Since my first look blog post on Zero Disc, I’ve put another few hundred kilometres in on the bike. Pleasingly, my enjoyment of the bike actually increased the longer I spent with it. The Genesis Zero Disc is a well realised, disc brake road bike that combines good handling, a stiff but comfortable carbon frameset with the confidence that 12mm through axles and disc brakes bring.
My early impressions were that the Zero Disc was firm but offered enough comfort for a few hours riding. An unexpectedly long social ride of just under 100km that seemed to take up most of a recent Sunday, proved that the Zero Disc was just as good a companion on longer rides as short ones. It also showed it was happy enough to travel at slower speeds as well as faster ones.
The Zero Disc as I mentioned in my previous post, takes its geometry from the well respected and proven Volare. The Zero is Genesis’s carbon race bike range, so the Zero Disc was always going to feature fast nimble handling in the move to disc brakes. As the Genesis Datum has endurance geometry, large tyre clearances (including mudguard mounts), these are absent on the Zero Disc. There’s no mudguard provision and whilst the tyre clearance is probably good enough for 28mm tyres, it’s not designed for big clearances.
The design of Zero Disc is right up to date and that gives prospective owners, welcome confidence that they’re choosing a bike that’s as future proof as possible. 12mm through axles front and rear combined with flat mount disc brakes, electronic groupset compatibility, internal cabling all maximise your options for the future. The full carbon frame and fork feature the same 30/40 modulus carbon as the existing Zero range and this is a higher grade than that featured in the excellent Datum.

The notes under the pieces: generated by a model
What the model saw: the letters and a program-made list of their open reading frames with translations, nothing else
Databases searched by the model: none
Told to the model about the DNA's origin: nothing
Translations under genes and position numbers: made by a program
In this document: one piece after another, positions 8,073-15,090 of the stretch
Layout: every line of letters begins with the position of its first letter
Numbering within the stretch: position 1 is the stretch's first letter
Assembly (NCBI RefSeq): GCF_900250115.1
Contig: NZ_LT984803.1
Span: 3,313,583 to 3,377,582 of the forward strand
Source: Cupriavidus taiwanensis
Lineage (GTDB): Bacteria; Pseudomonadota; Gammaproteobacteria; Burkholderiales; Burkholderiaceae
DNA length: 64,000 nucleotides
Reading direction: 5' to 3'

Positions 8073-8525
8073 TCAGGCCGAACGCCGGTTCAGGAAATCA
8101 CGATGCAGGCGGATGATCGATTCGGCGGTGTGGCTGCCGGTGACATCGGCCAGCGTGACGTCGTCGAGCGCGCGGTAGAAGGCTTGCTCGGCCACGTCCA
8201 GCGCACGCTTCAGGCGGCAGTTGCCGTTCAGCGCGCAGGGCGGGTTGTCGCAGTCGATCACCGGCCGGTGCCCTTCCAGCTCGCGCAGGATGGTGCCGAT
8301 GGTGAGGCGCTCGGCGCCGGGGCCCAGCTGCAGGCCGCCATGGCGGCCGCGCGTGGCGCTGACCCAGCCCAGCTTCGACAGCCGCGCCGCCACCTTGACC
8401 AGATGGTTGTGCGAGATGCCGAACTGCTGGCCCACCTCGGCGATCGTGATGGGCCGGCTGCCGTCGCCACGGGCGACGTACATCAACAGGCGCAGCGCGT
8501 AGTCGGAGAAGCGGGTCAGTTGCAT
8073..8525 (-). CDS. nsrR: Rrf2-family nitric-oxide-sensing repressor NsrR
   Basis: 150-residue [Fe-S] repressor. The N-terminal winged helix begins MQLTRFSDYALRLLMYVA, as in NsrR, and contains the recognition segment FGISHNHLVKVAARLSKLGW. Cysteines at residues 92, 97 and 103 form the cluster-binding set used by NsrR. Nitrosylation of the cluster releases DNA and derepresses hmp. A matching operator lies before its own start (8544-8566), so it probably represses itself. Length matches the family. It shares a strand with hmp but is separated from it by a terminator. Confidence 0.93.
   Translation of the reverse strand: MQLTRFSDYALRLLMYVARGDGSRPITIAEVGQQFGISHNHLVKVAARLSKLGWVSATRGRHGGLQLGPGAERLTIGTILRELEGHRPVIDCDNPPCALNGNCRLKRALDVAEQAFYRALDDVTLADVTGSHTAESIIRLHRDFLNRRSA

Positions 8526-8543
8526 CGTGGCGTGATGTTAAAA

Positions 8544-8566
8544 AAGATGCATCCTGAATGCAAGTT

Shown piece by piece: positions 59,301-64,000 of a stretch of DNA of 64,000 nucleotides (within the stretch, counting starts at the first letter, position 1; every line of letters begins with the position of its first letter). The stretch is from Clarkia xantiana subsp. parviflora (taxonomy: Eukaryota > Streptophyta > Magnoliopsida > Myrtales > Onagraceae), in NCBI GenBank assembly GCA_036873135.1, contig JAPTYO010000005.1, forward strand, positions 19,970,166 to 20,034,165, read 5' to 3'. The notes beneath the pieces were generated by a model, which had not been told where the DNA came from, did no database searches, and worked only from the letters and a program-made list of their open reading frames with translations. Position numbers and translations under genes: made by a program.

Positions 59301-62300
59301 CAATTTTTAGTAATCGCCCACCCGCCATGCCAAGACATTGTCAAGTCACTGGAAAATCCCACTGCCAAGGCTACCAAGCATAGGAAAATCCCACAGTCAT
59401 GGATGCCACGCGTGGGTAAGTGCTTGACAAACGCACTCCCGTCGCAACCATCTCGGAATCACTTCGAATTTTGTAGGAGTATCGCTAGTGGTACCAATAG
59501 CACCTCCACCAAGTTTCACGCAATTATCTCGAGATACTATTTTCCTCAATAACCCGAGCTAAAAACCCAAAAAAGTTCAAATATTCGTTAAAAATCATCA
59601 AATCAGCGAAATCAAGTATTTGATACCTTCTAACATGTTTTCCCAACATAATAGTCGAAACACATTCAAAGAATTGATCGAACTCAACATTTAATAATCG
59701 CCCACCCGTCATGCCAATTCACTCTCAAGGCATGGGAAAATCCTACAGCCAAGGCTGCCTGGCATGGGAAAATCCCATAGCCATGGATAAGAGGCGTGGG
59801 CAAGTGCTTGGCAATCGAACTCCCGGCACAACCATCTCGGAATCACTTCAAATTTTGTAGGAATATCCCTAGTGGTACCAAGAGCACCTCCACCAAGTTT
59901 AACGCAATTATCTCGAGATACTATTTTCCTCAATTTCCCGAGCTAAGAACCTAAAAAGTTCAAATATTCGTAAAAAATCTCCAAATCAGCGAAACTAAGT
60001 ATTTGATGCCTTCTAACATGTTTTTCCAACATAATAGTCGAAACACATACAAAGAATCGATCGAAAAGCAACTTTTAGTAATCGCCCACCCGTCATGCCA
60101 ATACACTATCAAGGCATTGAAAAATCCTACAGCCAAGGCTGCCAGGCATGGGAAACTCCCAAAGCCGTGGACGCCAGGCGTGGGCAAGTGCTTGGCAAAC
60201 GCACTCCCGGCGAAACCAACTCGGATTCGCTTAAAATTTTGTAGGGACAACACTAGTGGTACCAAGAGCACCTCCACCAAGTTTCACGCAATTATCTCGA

On the road, I felt that the disc brakes and through axles added confidence to riding the Zero, particularly at high speed or descending. Add to that the faultless performance of the Ultegra Di2 groupset and the Zero disc was a fine companion. The hydraulic disc brakes are a joy to use, requiring virtually no real effort and this perfectly matches the simplicity and ease of use of Di2. It’s a great reminder that this is my favourite groupset – particularly with the matching disc brakes.
The Zero Disc is a stiff frame and fork as you’d expect from a race platform. The through axles do add extra stiffness and you can feel that on the bike. That strength/solidity did manifest itself in the ride quality – it feels like a strong stiff bike, so it was pleasantly surprising that it was also comfortable. There is just enough give in the ride. Sadly during the review I didn’t have a different set of wheels and tyres to try as I’m not a big fan of the Continental Grand Sport tyres, which I think are a bit wooden in ride feel, which distracts a little from the feel of the bike on the road. The Fulcrum Racing 5 DB’s performed well on the review bike but again if it was mine, I’d be looking to upgrade to something lighter and more lively as soon as the budget allowed. They’re a competent set of entry level wheels but on a bike specced like this, they’re an obvious place for improvement. Switching them out would also help you drop the weight down a touch.